With 14 out of our 48 medals won on two wheels, why is Britain so good at cycling?

Looking behind Team GB's impressive Olympic performance.

How did we get so good at cycling? Pick a Team GB medal winner at random, and there’s a good chance they rode to the podium on two wheels. At the time of writing, 14 of Britain’s 48 medals have involved cycling – either track, road or in the triathlon.

Cyclists are our national sweethearts. When Mark Cavendish failed to fulfil hopes of a win in the road race, there were a few rumblings that Bradley Wiggins’s triumphant performance in the Tour de France had bred some British overconfidence, but Wiggo’s time trials gold soon rectified such fears, and made him the only person to have won both the Tour and an Olympic gold in the same year.

Chris Hoy’s golds in the team sprint and keirin have made him Britain’s most successful Olympian; Victoria Pendleton’s heartbreaking disqualification in her last competitive race means she leaves 2012 with one gold and one silver, but also a huge swell of goodwill from those who’ve followed her career. And as current greats peak, new stars have come into view: Lizzie Armitstead kicked off an overdue debate about the standing of women’s sport after winning silver in the cycling, while Laura Trott’s Olympic double gold (in the team pursuit and omnium) seems even more impressive when you realise that she also holds double gold in the World and European championships.

The signs of British cycling dominance were first obvious in 2008 at Beijing, where Team GB’s cyclists hauled 14 of the total medals (with the BMX events still to come at 2012, we may beat that yet this year). But it was a success built on long-term planning, ambition and lots of money. Coaches Peter Keen and David Brailsford saw Chris Boardman’s gold at the 1992 games in Barcelona as the starting point for a sustained and focused campaign by British Cycling (the governing body of cycle sport in the UK), aimed at winning the medals that could attract the funding that could make Britain’s cyclists into the colossi they have become.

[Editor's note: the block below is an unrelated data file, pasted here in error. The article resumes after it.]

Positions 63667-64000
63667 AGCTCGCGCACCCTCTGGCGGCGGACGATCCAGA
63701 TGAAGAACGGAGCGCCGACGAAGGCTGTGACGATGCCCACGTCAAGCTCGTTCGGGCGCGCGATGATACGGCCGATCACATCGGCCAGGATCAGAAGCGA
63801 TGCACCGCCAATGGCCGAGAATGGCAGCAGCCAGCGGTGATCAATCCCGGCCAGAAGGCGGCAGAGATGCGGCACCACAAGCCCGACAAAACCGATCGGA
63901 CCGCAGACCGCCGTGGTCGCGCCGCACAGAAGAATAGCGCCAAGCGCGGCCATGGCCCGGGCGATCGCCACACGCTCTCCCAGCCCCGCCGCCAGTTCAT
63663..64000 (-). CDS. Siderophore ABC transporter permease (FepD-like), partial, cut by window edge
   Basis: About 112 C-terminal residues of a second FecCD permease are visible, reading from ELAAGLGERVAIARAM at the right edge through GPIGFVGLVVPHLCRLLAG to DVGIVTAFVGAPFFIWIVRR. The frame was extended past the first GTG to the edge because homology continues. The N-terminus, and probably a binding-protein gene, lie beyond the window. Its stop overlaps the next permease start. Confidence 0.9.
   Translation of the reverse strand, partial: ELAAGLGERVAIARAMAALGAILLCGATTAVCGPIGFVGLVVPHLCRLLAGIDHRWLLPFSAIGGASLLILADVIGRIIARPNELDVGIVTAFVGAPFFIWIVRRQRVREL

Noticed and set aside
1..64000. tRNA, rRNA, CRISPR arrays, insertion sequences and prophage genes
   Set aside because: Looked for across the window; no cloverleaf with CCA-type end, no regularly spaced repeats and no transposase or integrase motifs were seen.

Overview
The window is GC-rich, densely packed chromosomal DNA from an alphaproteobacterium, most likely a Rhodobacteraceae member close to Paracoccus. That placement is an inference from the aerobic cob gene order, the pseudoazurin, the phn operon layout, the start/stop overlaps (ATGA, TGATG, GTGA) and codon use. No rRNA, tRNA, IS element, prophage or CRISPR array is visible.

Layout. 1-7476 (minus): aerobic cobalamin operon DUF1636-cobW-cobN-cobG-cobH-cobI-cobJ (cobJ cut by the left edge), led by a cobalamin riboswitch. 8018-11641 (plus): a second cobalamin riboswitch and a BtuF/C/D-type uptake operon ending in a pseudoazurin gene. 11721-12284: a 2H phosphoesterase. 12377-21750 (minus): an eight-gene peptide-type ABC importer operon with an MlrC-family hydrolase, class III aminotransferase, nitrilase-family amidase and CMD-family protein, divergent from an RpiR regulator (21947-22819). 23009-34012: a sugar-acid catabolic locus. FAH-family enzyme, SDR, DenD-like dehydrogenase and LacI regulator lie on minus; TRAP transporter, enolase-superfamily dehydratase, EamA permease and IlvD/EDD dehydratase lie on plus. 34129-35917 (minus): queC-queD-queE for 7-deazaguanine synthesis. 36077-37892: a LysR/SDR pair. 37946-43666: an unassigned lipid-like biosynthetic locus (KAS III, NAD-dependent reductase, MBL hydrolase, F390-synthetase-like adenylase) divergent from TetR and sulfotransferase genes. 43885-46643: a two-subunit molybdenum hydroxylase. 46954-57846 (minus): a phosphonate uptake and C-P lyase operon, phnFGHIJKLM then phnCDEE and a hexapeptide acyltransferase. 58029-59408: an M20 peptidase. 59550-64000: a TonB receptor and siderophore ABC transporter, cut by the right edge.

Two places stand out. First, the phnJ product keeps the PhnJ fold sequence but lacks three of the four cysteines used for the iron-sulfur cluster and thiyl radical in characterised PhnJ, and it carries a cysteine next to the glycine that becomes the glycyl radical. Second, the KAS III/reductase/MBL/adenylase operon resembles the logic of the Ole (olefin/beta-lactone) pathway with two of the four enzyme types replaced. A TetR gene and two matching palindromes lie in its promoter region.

Lottery funding and backing from Sport England (to promote grassroots cycling) and UK Sport (to support elite athletes) have all been critical in this process. But the breakthrough – at least in terms of the Tour de France – has been Team Sky, formed in 2009 and currently providing training, support and financial backing to Wiggins, Froome and Cavendish. Team Sky’s priorities have been criticised: although Pendleton features heavily in promotion for Sky-backed cycling events, there is no women’s Team Sky. Hopefully, the undeniable success and popularity of the women’s sport in this Olympics will change that in the next season.

Where Sky has got it right, however, is in promoting cycling as a universal activity and not just an elite sport. The Skyride events (which started when Sky sponsored the London Freewheel in 2009 and have since gone national) turn whole cities into motor-vehicle-free zones, to be enjoyed by thousands of amateurs of all abilities. For some, it’s their first opportunity to enjoy urban cycling without the menace of HGVs, and the start of a breakthrough into regular riding. And one of the qualities helping to fuel Britain’s cycling boom is that there does seem to be a genuine relationship between elite success and amateur enthusiasm.

Wiggins has a very endearing story about himself aged 12: after watching Boardman take gold in Barcelona, he immediately went out on his own bike and pretended he was Boardman, commentating on himself all the way. Without ascending to Wiggo-ish heights, my family picked up some of the same buzz after watched the velodrome events in 2008, hiring bikes the next day and setting off on a wildly over-ambitious trek that was the beginning of a regular riding habit. It’s not just me: British Cycling membership has doubled to 50,000 since 2008, and Halfords reported an 18% increase in sales of bikes and kit following this year’s road cycling victories.

And while Olympic success feeds mass cycling’s popularity, mass cycling in turn helps produce the elite of the future. British Cycling has astutely established scouting projects in various age groups to locate the amateur individuals with potential to be tomorrow’s champions. (Armitstead is one of the fruits of that outreach.)

The controversy that briefly flared after Bradley Wiggins was quoted as saying helmet-wearing should be compulsory for British cyclists shows that there’s still some way to go before Britain truly becomes a nation of cyclists, as do the arrests of the Critical Mass cycling activists during the opening ceremony. But the pressure for the infrastructure changes needed may become irresistible if cycling’s rise continues, and this Olympic showing gives us no reason to expect anything else.